This summer, as former San Francisco 49er, Colin Kaepernick was looking for a place to land in the NFL and there were a few signs of interest and some tugs on the line (Baltimore Ravens) but as of yet, no solid interest – a lot of discussion centered around whether the non-signings had more to do with Kaepernick’s controversial behavior, kneeling during the National Anthem in San Francisco, or with his arguably sub-par performance on the field.
Now, while the pot is still boiling on that debate, along comes the return of NFL pre-season football and another episode rearing its ugly head. The ugly head this time is Marshawn Lynch’s.
Lynch, now wearing an Oakland Raiders‘ jersey, sat on a Gatorade bucket Saturday night and munched on a banana while the anthem was being observed prior to kickoff against the Arizona Cardinals. At first blush, it is a simple matter to equate Kaepernick and Marshall’s behavior. It’s not quite as simple as it looks.
According to Kaepernick himself, the reason he did not stand in observance of the anthem, was his feeling that blacks are targets of excessive force by police and are being treated unequally within the justice system and by participating in the anthem, he would be endorsing the injustices.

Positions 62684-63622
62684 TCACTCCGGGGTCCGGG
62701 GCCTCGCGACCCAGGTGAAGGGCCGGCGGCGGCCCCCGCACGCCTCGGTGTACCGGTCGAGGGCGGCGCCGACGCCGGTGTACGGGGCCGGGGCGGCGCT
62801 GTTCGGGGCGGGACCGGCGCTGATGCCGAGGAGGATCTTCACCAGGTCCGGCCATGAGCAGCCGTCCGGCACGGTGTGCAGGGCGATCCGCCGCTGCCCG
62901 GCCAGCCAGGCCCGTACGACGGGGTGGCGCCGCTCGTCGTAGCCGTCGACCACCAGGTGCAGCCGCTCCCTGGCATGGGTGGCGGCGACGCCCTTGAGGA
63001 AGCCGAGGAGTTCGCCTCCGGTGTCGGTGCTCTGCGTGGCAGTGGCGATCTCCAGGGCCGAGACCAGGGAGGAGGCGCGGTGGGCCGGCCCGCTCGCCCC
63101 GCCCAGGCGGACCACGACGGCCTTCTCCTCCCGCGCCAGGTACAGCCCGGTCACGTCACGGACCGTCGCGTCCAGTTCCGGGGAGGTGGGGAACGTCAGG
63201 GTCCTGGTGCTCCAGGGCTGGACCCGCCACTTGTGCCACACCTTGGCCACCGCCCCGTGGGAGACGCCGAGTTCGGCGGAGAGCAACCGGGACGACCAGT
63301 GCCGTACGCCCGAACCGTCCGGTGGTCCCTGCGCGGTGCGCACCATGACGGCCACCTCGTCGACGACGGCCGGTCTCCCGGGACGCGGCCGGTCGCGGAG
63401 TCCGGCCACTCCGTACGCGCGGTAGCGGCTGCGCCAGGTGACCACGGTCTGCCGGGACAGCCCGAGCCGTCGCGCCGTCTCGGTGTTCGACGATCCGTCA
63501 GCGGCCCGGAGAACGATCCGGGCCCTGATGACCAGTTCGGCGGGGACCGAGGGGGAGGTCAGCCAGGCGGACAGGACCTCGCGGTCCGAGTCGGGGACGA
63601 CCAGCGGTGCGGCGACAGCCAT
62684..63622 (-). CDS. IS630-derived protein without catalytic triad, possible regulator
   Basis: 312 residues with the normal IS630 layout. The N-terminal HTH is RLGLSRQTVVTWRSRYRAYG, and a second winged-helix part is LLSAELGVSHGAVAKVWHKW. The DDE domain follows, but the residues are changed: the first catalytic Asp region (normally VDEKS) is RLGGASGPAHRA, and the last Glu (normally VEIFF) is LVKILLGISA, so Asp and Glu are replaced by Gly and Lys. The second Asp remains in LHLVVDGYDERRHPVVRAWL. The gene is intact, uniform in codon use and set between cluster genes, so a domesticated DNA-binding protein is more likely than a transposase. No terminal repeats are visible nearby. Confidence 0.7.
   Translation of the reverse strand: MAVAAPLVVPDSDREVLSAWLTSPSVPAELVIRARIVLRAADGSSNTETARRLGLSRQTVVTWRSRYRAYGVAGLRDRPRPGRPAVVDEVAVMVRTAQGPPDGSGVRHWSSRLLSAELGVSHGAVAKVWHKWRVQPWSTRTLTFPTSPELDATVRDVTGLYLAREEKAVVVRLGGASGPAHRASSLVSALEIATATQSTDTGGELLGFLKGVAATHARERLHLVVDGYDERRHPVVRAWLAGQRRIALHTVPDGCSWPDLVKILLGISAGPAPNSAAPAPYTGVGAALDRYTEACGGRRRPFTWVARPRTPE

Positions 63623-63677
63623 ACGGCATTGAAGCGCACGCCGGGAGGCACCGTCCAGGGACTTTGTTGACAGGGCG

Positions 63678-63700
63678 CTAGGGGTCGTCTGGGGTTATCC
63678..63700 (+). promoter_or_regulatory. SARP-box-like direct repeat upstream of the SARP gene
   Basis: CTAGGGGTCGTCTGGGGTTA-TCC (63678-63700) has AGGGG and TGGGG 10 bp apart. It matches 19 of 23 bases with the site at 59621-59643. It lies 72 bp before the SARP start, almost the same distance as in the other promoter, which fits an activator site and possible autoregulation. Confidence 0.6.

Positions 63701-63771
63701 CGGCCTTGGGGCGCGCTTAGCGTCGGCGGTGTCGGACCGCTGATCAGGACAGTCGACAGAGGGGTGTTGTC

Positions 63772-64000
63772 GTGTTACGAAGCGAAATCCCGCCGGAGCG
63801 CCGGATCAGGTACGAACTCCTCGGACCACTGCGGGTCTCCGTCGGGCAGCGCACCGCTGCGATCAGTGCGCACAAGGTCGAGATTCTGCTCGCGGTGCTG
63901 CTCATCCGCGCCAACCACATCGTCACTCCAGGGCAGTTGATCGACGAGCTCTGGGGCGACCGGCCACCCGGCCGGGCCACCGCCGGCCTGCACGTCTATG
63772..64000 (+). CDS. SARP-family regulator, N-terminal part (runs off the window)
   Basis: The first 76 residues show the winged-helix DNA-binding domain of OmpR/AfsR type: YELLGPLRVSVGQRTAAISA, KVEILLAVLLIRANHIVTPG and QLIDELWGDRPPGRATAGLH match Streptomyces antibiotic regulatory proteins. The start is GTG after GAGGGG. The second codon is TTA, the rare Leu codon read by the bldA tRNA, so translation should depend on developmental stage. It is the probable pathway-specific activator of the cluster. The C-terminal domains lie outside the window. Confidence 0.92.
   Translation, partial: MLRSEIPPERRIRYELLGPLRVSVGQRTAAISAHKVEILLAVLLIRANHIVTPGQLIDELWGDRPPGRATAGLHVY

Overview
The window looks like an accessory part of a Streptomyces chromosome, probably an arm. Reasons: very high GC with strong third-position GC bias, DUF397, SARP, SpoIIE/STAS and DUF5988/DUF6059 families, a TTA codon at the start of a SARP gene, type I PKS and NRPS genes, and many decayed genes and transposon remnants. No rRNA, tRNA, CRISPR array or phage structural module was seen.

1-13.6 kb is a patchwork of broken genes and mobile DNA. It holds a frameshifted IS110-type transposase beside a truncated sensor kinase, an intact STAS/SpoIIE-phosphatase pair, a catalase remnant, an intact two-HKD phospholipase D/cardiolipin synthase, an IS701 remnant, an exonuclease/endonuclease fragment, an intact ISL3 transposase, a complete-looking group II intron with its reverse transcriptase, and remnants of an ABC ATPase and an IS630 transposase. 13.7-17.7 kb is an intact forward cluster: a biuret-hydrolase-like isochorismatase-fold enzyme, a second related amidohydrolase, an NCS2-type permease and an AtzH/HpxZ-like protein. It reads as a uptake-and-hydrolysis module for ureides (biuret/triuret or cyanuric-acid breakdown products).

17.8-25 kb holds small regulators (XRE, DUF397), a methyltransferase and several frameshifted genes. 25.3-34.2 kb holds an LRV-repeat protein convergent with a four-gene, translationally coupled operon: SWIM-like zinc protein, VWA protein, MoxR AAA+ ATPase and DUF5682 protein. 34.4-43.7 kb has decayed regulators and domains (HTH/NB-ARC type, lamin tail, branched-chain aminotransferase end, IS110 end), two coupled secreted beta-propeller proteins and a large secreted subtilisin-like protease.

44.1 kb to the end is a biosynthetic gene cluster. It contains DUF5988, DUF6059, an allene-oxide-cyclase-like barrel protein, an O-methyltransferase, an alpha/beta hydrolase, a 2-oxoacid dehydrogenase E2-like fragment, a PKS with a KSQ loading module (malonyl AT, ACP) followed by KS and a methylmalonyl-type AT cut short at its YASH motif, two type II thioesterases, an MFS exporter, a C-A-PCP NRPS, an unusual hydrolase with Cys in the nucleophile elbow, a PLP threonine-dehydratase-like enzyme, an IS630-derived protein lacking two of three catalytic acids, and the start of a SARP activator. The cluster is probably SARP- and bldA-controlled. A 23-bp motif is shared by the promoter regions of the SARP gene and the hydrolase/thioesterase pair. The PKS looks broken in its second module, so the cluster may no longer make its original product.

Kaepernick, at the time pointed to the death of Terrence Crutcher, who was shot by Tulsa, Oklahoma PD officers, as an example of the reason behind his individual protest. “I find it very hard that people don’t understand what’s going on. I think the message has been out there loud and clear for quite some time now.”
Kaepernick responded to the criticism, which was vociferous against his actions, by donating his earnings to charities that address his concerns. Kaepernick made it clear that his having declined to observe the anthem was not a closed end decision. “When there’s significant change, and I feel like that flag represents what it’s supposed to represent and this country is representing people the way that it’s supposed to, I’ll stand.”
Addressing the charges that he is un-patriotic, Kaepernick responded,
“I have great respect for men and women that have fought for this country. I have family. I have friends that gone and fought for this country. They fight for freedom. They fight for the people. They fight for liberty and justice for everyone. And that’s not happening. People are dying in vain because this country isn’t holding their end of the bargain up as far as, you know, giving freedom and justice and liberty to everybody.”
Shenandoah University professor and Army vet, Fritz Polite, who teaches on the subject of sports and media, told the Christian Science Monitor, regarding Kaepernick, “He’s actually hit a vein. What Colin Kaepernick elucidates is the flag represents certain unalienable rights and freedoms. ‘I’m exercising this freedom. Now you want to tell me I’m unpatriotic. All I’m doing is all the rights and privileges people fight for.'”